Time running out for Redmond man in need of kidney
Alvin Law shares his struggle with kidney failure, shortage of donors
REDMOND, Ore. (KTVZ)-- Alvin Law is suffering from kidney failure. For the last two years, the 70-year-old Redmond man has been hooking himself to needles and machines administering his home dialysis, as he waits for an organ donation.
Law is one of about 250 patients in Central Oregon with kidney failure, in need of donors.
“I am confined to this chair five days a week, for roughly five hours a day, with needles stuck in this arm," Law said recently.
Law and his wife, Melinda, opted for home dialysis care as a more affordable alternative for treatment. Melinda now serves as his caregiver, ordering his supplies and making sure his weekly dialysis goes smoothly.
Home dialysis requires a large inventory of supplies, and even though it is more cost-effective than in-clinic care, for most families, it can still be costly.
Dr. Michael Feldman, a nephrologist with Summit Medical Group Oregon, said the average wait for a kidney locally has grown to about four or five years.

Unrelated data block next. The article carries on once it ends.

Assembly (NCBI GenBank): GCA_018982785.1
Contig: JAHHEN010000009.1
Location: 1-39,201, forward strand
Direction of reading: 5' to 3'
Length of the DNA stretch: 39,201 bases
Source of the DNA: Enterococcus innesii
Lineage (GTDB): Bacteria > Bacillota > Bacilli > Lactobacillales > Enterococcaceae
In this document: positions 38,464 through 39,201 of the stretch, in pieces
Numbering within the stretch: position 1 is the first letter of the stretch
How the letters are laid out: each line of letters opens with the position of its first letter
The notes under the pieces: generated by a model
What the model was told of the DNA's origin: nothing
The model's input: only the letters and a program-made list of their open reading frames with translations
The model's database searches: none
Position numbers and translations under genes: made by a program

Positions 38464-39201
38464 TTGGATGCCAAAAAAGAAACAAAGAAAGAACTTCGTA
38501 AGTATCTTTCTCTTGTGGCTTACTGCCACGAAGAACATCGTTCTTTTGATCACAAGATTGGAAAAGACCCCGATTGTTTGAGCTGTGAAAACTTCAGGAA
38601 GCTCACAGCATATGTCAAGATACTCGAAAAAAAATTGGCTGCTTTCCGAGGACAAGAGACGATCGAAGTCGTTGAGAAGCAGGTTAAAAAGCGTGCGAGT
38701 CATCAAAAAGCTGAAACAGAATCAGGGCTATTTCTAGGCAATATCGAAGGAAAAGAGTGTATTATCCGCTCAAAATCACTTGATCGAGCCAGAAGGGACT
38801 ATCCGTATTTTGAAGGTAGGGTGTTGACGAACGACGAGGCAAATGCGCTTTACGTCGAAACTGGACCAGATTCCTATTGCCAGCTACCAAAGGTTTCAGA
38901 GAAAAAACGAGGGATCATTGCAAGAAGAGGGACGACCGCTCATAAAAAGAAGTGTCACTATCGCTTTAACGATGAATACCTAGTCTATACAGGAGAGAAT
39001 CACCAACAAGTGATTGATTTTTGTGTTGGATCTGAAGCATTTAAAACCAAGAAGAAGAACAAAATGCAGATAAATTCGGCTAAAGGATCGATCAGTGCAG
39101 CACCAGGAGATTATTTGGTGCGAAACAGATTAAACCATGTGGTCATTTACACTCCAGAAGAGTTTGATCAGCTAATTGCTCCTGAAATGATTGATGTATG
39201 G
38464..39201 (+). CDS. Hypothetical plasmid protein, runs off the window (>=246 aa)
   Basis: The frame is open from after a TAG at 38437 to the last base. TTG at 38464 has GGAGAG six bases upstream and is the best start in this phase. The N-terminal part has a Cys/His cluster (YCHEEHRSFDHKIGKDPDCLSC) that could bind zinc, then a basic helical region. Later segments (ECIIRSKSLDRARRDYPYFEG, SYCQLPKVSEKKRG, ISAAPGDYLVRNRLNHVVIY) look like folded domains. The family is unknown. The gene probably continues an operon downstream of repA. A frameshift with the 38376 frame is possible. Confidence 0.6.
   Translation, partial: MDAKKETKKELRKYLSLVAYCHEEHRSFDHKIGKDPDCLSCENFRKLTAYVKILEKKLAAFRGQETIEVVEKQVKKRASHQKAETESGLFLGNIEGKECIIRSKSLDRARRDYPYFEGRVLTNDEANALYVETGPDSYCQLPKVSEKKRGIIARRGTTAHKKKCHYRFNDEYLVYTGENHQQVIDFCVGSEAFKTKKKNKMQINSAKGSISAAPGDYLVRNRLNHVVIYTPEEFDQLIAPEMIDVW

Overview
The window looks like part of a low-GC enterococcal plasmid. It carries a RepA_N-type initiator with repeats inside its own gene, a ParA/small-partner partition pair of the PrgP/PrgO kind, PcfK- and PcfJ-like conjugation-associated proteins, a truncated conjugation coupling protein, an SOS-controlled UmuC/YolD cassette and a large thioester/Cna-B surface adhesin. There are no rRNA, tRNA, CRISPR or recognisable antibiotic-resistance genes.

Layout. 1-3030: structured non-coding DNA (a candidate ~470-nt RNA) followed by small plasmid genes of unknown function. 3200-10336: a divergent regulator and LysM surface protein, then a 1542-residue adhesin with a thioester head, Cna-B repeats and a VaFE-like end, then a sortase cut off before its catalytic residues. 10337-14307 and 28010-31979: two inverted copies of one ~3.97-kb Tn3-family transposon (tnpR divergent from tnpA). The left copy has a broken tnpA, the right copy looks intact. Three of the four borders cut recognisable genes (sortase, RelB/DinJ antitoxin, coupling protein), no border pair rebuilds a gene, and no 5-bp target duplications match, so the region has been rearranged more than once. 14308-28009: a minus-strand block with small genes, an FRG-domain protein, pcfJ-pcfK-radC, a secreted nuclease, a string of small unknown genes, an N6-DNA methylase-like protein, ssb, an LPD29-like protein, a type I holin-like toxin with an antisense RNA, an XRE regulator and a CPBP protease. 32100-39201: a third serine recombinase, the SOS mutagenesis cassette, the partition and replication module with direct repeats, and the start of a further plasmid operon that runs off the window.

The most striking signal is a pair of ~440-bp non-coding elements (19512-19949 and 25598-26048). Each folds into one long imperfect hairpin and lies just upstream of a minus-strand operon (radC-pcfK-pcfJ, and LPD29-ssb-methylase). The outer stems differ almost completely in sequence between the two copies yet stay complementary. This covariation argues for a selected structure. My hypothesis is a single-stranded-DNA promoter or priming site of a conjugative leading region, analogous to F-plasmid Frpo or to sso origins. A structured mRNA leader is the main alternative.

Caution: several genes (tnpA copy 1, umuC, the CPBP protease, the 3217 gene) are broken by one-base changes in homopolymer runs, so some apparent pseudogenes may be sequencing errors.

“When I moved to Central Oregon 13 years ago, the list was three years," Feldman said. "There was a fair amount of medical relocations from California, where the list was five to seven years, depending on your blood type. So (the wait) time keeps growing. ”
The longer someone is on the list, the greater toll kidney failure takes on their body.
“The process leaves me weak and dehydrated, debilitated," Law said. "It drops my blood pressure very greatly.”
Law said he feels he doesn’t have much time left, and in some cases, patients in need of kidney transplants die before they can receive a new organ.
“Survival on the list is a big concern, and it’s an area of active study," Feldman said. "The leading cause of shrinkage for that list is actually death, waiting for a transplant. So I would say there is a substantial number that make it to that list and don’t get to see their transplant.”
Priority for transplants is based on the amount of time a person is on the waiting list.
Though Law is still in need of a kidney, he’s optimistic one is coming his way. He said plans to spend the rest of his life getting back on the water in his boat and traveling the Sea of Cortez.
Anyone interested in possibly being a donor is urged to contact the Legacy Good Samaritan Medical Group in Portland, https://www.legacyhealth.org/. You can also contact Law at 541- 548-3503.
For more about organ donations, visit: https://www.donatelifenw.org/register-now or https://www.organdonor.gov/